The North Star Project includes face-to-face coaching, but Grayson hopes to move to virtual coaching in the future. APQC is a nonprofit organization, but it does require varying financial assistance from participating districts. However, schools will receive a refund if they fail to identify cost savings during process evaluations.

Everything in a school district, including bus schedules and cafeteria service, is somehow related to student achievement, Grayson said.

Education Secretary Arne Duncan has said he wants to move the focus from only outcomes to include work on the process by which schools achieve those outcomes.

Districts pilot the process–and realize substantial cost savings

From January to March 2009, APQC launched a year-long North Star pilot project in 11 districts across nine states. Each district assembled project teams, received PPM training, and selected projects that the district wanted to implement. Teams received face-to-face and virtual coaching while they outlined and put plans into action. Projects included new construction, common math assessments, reducing textbook order errors, and creating a teacher evaluation system.

In November 2009, all participating districts met in Houston to share lessons learned and results of their projects.

While still ongoing, the projects showed promising results. A project to reduce textbook order errors has saved one district an estimated $150,000 up to now, and a transportation project to improve accident prevention has saved its district $264,000 so far.

The Iredell-Statesville Schools in North Carolina implemented a dropout prevention program and immediately saw a 3-percent reduction in its dropout rate. The district forecasted a 20-percent decline over the next six years. It also freed up $4 million in energy savings for other programs.

Montgomery County, Md., schools realized that purchasing energy via a wholesale model would save about $2 million a year. A cooperative inter-agency bidding process for employee health-care services is expected to save about $4 million over three years.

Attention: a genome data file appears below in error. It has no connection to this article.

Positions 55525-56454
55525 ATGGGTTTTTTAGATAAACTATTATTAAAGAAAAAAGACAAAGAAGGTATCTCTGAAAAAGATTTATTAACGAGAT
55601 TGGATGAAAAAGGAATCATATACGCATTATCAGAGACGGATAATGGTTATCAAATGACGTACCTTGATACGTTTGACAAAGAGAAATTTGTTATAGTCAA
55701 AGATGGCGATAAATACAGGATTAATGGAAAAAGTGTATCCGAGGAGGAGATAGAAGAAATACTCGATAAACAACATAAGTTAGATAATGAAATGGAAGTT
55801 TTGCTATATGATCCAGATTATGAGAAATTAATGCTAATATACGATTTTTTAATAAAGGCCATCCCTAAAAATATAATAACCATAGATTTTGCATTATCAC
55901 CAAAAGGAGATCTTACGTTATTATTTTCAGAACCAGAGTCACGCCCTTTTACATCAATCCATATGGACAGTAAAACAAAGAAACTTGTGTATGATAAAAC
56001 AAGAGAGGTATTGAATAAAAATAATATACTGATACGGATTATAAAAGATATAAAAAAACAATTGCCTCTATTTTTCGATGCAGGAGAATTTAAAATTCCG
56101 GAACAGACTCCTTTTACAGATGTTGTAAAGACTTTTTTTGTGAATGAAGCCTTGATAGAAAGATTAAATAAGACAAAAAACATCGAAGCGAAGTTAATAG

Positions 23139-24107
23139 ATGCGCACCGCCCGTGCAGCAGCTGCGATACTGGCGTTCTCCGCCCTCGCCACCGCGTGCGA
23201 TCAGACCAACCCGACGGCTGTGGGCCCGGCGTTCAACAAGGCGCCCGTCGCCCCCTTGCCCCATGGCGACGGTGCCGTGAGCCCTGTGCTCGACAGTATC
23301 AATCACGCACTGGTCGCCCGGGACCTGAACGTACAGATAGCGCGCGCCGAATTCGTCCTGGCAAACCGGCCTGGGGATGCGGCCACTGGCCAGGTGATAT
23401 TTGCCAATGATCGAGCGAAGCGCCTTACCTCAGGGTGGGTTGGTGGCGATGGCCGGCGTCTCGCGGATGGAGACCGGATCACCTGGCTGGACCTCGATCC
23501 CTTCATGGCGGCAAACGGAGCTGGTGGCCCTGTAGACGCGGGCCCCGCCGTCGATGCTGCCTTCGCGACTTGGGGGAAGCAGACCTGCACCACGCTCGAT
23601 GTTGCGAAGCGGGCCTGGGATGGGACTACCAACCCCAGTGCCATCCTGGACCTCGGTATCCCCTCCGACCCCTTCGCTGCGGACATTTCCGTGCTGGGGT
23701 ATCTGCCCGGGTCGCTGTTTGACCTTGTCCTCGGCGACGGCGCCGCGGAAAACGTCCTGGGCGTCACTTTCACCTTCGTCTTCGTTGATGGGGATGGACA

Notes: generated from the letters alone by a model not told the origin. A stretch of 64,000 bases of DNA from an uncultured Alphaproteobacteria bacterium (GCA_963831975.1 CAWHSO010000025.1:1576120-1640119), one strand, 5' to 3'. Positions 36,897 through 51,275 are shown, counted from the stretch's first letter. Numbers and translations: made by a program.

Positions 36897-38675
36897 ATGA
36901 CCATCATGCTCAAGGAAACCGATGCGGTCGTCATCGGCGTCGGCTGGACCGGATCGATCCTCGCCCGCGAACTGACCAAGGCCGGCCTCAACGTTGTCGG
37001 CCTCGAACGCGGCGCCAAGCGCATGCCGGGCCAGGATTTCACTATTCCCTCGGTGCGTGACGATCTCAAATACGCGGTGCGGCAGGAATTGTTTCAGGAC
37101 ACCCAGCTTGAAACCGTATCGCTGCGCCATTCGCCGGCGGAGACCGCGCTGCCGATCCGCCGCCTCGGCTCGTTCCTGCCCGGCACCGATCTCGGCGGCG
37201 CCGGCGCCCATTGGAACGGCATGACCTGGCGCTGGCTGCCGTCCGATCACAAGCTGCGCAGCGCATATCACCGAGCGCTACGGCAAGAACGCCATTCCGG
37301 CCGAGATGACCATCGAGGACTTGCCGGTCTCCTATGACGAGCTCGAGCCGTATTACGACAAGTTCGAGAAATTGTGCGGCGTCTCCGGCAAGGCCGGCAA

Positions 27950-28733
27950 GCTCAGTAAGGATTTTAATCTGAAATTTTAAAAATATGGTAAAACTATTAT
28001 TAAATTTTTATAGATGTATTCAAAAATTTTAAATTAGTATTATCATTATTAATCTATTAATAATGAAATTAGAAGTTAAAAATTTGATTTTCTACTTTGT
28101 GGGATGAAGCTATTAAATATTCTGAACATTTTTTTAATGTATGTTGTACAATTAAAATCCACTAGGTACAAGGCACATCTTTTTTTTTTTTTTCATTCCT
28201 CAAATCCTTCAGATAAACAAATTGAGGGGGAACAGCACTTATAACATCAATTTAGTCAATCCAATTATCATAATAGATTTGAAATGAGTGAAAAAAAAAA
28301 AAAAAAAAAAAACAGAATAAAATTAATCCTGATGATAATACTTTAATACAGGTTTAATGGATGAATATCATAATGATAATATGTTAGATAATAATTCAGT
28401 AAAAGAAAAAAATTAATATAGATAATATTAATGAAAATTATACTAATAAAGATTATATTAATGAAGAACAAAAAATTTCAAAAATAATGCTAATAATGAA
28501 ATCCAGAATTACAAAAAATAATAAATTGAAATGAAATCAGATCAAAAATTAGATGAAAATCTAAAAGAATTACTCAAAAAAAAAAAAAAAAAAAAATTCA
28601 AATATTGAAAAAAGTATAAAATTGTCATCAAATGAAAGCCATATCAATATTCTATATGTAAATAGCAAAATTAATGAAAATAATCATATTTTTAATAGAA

“We are facing a $140 million budget deficit in Montgomery County Public Schools,” said Jerry Weast, the district’s superintendent. “Our work with APQC … has helped us know where and how to make intelligent budget cuts that minimize the negative impact on college and work readiness for our students.”

On average, participating districts have saved about $1.6 million and 39,000 labor hours apiece.

Jan Borman, executive director of student achievement and professional development in Colorado’s Poudre School District Online Academy, turned to APQC to help the district manage its online course system.

Borman said she and her colleagues had reservations upon entering the North Star Project, but soon saw relief.

“Now we’re seeing some huge gains. It’s really broken down the silos, and people feel empowered,” she said.

Borman said the district was losing students to other online academies and knew it would see those losses reflected in its budget. Within 10 years, 50 percent of K-12 courses are projected to be taken online in Colorado, she said.

Students enrolled in the district’s online academy can take home-based or hybrid classes, and K-12 students from multiple districts are enrolled.

“It wasn’t, ‘Learn the process and apply it,’ it was, ‘Pick a process, and we’ll teach you the process as you’re going through it,'” Borman said.

Schools that want to become involved should examine their current practices.

“Map the process–that’s the simplest and best way to start,” Grayson said. “I want this to spread to every part of the nation.”


The North Star Project

Sign up for our K-12 newsletter

Newsletter: Innovations in K12 Education
By submitting your information, you agree to our Terms & Conditions and Privacy Policy.

Laura Ascione

Want to share a great resource? Let us know at submissions@eschoolmedia.com.

eSchool News uses cookies to improve your experience. Visit our Privacy Policy for more information.